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 Posted:   Jul 22, 2012 - 8:09 AM   
 By:   ToneRow   (Member)

My favorite "Golden Age" American is Hugo Friedhofer, the soundtracks of whom are numbering almost 30 in my collection.

While I've never owned the 10" vinyl of ISLAND IN THE SKY, and I missed out on Intrada's TWO FLAGS WEST when that album sold out quick in pre-order, I have enough Friedhofer albums to rank them according to my prefernces.

* - denotes an episode of VOYAGE TO THE BOTTOM OF THE SEA (soundtrack unavailable)


FOUR HUGO AWARDS



1. ABOVE AND BEYOND
2. *The Fear-Makers (with Alexander Courage)
3. THE BARBARIAN AND THE GEISHA
4. ONE EYED JACKS
5. BOY ON A DOLPHIN
6. *The Mist Of Silence
7. THE RAINS OF RANCHIPUR
8. *Turn Back The Clock
9. THE REVOLT OF MAMIE STOVER
10. LYDIA BAILEY
11. VIOLENT SATURDAY


3'd HOFERs



12. PRIVATE PARTS
13. THE BEST YEARS OF OUR LIVES
14. THE LODGER
15. BROKEN ARROW
16. THE YOUNG LIONS
17. SEVEN CITIES OF GOLD
18. THIS EARTH IS MINE


H2O FRIEDHOFERs



19. SOLDIER OF FORTUNE
20. *The Price Of Doom (with Alexander Courage)
21. WOMAN OBSESSED
22. THE BRAVADOS (with Alfred Newman)
23. BETWEEN HEAVEN AND HELL
24. NEVER SO FEW
25. VON RICHTHOFEN AND BROWN
26. THE SUN ALSO RISES


UNO FRIEDHOFER



27. THE ADVENTURES OF MARCO POLO
28. IN LOVE AND WAR


HUGO-NAUGHT



29. AN AFFAIR TO REMEMBER
30. THE BISHOP'S WIFE

 
 
 Posted:   Jul 22, 2012 - 8:59 AM   
 By:   Robert0320   (Member)

BOY ON A DOLPHIN
THE YOUNG LIONS
SOLDIER OF FORTUNE
ABOVE AND BEYOND
THE BEST YEARS OF OUR LIVES
THE BARBARIAN AND THE GEISHA
THIS EARTH IS MINE
BROKEN ARROW
IN LOVE AND WAR
ONE EYED JACKS
BETWEEN HEAVEN AND HELL
ISLAND IN THE SKY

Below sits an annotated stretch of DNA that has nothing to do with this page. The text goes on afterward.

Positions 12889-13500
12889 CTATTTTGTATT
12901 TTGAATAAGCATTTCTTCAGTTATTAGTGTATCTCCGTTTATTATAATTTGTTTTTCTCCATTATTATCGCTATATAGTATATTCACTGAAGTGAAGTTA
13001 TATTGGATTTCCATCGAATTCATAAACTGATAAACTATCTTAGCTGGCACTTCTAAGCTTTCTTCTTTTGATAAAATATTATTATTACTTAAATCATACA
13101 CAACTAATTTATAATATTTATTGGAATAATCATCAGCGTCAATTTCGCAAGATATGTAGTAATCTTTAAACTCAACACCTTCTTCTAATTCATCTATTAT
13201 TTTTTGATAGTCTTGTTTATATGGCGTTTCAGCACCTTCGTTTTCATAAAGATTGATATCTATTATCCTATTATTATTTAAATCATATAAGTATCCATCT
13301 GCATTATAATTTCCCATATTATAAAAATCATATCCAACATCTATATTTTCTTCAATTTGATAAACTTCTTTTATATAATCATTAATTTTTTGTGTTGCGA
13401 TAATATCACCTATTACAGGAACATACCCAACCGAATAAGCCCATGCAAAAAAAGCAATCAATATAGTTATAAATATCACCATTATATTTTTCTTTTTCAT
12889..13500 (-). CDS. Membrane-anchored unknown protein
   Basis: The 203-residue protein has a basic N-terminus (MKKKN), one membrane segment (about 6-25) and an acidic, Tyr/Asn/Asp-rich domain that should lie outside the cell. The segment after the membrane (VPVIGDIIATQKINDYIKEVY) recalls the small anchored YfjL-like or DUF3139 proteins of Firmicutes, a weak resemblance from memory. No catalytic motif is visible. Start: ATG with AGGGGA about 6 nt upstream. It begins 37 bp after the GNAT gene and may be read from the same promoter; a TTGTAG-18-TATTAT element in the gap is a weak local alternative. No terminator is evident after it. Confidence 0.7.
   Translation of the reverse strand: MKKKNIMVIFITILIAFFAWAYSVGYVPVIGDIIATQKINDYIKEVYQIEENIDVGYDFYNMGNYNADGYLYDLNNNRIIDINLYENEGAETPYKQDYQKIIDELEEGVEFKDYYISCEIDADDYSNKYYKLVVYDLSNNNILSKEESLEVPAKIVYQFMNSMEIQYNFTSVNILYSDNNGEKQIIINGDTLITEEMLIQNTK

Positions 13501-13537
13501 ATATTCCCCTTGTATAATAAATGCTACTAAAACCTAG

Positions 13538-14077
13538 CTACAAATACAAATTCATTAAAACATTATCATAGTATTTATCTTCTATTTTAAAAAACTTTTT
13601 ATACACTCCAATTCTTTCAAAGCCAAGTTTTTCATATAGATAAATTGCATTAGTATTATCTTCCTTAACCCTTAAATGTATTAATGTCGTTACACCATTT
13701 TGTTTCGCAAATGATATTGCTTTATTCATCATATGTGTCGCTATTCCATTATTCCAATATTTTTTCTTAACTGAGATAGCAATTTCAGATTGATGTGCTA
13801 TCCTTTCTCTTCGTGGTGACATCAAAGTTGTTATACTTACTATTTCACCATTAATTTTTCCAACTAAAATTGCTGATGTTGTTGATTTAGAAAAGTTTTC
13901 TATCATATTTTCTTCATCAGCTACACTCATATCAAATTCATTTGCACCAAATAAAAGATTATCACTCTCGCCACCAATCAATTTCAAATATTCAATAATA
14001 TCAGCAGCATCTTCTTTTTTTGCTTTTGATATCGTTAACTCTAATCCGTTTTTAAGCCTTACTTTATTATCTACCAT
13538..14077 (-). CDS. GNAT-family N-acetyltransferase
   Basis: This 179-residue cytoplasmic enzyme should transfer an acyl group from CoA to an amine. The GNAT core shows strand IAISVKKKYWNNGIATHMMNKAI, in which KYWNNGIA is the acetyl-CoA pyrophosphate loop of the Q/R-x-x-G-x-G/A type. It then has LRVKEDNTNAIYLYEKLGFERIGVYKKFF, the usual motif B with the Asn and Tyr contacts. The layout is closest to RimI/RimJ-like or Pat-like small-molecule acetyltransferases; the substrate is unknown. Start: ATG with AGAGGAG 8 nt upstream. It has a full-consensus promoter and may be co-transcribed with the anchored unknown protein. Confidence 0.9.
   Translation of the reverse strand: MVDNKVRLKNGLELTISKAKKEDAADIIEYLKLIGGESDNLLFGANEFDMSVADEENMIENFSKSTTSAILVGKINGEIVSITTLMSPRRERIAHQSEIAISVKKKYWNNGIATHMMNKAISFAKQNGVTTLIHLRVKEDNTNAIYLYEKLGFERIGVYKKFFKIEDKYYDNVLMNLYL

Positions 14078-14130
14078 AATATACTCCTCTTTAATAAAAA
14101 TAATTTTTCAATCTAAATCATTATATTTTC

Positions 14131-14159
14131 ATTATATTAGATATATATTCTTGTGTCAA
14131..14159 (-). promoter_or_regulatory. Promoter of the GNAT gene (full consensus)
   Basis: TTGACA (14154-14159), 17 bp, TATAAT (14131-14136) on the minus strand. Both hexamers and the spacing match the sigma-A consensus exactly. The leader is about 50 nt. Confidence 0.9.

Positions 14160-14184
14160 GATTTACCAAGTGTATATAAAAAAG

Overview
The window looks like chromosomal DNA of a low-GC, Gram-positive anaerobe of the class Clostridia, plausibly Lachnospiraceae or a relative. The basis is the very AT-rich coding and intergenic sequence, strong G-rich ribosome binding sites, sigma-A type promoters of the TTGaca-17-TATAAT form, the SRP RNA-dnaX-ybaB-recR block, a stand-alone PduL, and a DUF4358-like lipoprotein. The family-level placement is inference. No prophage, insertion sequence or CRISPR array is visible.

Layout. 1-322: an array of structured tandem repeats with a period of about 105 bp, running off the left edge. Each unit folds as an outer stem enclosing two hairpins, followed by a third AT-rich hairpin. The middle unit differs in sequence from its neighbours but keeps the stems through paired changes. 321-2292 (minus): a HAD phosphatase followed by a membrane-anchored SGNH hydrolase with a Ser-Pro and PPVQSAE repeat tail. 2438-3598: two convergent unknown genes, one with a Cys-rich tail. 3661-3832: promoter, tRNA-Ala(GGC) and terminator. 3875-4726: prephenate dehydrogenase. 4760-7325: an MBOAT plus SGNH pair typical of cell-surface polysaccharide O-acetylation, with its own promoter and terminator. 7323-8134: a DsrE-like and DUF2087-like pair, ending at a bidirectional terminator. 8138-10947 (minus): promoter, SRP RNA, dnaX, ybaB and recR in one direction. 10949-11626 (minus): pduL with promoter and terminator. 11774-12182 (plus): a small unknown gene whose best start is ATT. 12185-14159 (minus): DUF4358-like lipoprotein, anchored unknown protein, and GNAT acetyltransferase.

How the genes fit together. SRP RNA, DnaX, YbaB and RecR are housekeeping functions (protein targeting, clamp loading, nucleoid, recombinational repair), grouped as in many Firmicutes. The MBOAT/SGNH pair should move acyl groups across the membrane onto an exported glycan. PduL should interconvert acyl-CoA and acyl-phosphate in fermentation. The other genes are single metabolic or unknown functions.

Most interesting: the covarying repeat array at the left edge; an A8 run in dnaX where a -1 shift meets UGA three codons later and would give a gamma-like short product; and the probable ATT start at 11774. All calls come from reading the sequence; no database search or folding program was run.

LYDIA BAILEY
THE LODGER
THE SUN ALSO RISES
THE RAINS OF RANCHIPUR

 
 
 Posted:   Jul 22, 2012 - 9:06 AM   
 By:   Thor   (Member)

I neither own, nor have I heard enough of his work to make a lengthy list (incidentally, my favourite Golden Ager is Waxman), but from what I've heard, it would probably look like this:

1. THE BEST YEARS OF OUR LIVES
2. JOAN OF ARC
3. BOY ON A DOLPHIN

And that's it. Lots to discover.

 
 
 Posted:   Jul 22, 2012 - 9:17 AM   
 By:   Graham S. Watt   (Member)

For me (my Friedhofer collection is hardly exhaustive) I'll only mention the three which I think are all absolutely top-notch -

1) ABOVE AND BEYOND
2)ONE-EYED JACKS
3)THE BEST YEARS OF OUR LIVES

I would have added NEVER SO FEW, which is largely wonderful, but burdened by a curiously schmaltzy love theme which is far more old-fashioned than the love themes he'd written for movies fifteen years previously.

 
 
 Posted:   Jul 22, 2012 - 3:26 PM   
 By:   OnyaBirri   (Member)

I don't have anything by this guy.

Does "THE RAINS OF RANCHIPUR" have any exotica content?

 
 Posted:   Jul 22, 2012 - 3:49 PM   
 By:   SBD   (Member)

I don't have anything by this guy.

Ditto.

Funny story, though: a couple of weeks ago, I ran across VON RICHTHOFEN AND BROWN on TV. I'd only known that the film was directed by Roger Corman. I'd heard the lush, soaring music and (naturally) assumed, 'Oh, this is a pretty nice Les Baxter score'. Imagine my shock when the credit read, 'Music by Hugo Friedhofer'. How had I deprived myself of his work in the past? This is gorgeous stuff and if it ranks two out of four Friedhofers, the four-Friedhofer stuff must be mindblowing.

 
 Posted:   Jul 22, 2012 - 3:58 PM   
 By:   Sirusjr   (Member)

Only score of his in my collection is One Eyed Jacks but it is delightful.
Uh...I mean and Two Flags West wink But yeah OEJ is my favorite.

 
 Posted:   Jul 22, 2012 - 4:46 PM   
 By:   ToneRow   (Member)

I don't have anything by this guy.

Does "THE RAINS OF RANCHIPUR" have any exotica content?


Hi, OB.

From what's available of THE RAINS OF RANCHIPUR on discs, there isn't any lounge/easy-listening/source music. The orchestral score itself does not incorporate typical Indian instruments like the Tabla or the Sitar. There are, however, very long-lined melodies in RAINS, not unlike an Alex North score, with the overall focus on 1950s glamour.